The CEO of Nokia likened their situation as being like a man on a burning oil platform: do you jump into the cold raging sea or wait to be burned to death? Presumably, the dramatic image is likened to the choices of going forward with the troubled proprietary OS dubbed MeeGo, based upon a variation of Linux and being burned to a crisp by Apple's iOS or Google's Android or jumping into the sea by dropping development of their own smartphone OS and going Android or even, ouch ... Windows Mobile 7?!

Long the industry leader, Nokia was caught flatfooted as Apple taught the world what a modern touch screen smartphone had to be. Nokia, RIM and others haven't had a chance to catch their breath as...

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Feb 09
Greg's bite: Tim Cook, Apple under the hood

By Greg Mills

As the tech world waits with baited breath for information on the iPad 2, the iPhone 5 and new MacBooks, much attention has been focused on Apple Chief Operating Officer Tim Cook recently. Mr. Cook is famously filling in for Apple CEO Steve Jobs who is out of the office for health reasons. We wish good health and long life to Mr. Jobs.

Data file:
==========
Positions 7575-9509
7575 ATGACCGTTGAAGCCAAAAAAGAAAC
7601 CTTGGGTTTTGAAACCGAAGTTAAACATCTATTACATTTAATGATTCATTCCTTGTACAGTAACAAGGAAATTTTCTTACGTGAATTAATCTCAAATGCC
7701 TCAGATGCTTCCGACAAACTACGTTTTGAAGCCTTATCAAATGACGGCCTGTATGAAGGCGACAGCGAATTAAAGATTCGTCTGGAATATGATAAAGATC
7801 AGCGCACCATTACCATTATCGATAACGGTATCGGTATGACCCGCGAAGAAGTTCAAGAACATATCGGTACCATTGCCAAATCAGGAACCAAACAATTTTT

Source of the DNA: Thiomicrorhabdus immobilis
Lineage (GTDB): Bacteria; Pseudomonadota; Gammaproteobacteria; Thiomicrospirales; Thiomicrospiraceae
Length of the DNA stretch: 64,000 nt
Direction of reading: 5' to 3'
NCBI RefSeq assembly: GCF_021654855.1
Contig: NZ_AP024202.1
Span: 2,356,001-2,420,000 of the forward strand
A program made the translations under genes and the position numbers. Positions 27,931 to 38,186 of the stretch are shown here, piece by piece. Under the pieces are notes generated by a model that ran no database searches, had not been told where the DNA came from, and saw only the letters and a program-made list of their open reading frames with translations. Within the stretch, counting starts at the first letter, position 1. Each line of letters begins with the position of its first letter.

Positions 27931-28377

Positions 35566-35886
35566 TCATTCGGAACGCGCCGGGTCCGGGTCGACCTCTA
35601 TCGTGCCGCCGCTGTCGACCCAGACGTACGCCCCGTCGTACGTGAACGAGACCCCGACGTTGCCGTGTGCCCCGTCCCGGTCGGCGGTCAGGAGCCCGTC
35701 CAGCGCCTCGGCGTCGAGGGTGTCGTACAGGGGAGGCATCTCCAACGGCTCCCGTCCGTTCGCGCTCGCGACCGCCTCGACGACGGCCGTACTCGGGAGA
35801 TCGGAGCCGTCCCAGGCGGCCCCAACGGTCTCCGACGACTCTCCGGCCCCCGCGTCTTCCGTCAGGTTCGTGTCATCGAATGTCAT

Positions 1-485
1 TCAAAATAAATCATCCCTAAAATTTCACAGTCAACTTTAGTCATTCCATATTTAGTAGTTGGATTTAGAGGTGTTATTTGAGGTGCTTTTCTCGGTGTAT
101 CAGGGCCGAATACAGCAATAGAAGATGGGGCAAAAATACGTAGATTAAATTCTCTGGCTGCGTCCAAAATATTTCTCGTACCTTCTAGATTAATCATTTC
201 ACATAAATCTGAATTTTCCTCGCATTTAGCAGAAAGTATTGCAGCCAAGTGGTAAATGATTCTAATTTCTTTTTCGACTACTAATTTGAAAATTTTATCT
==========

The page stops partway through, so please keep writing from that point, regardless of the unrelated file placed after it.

All eyes are on the Apple products that wow us with cool features and the sparkle of innovation.  If one looks closely at Apple's manufacturing operations as the engine of what will soon become the most valuable company in the world, the face of Tim Cook stares back at you.  

Mr. Cook has been the supply chain guy at divisions of IBM and Compaq before coming to Apple in 1998. Before Tim Cook, there was a lot of waste at Apple due to a sloppy supply chain where excess parts were wasted and late product releases hampered maximum growth of the company.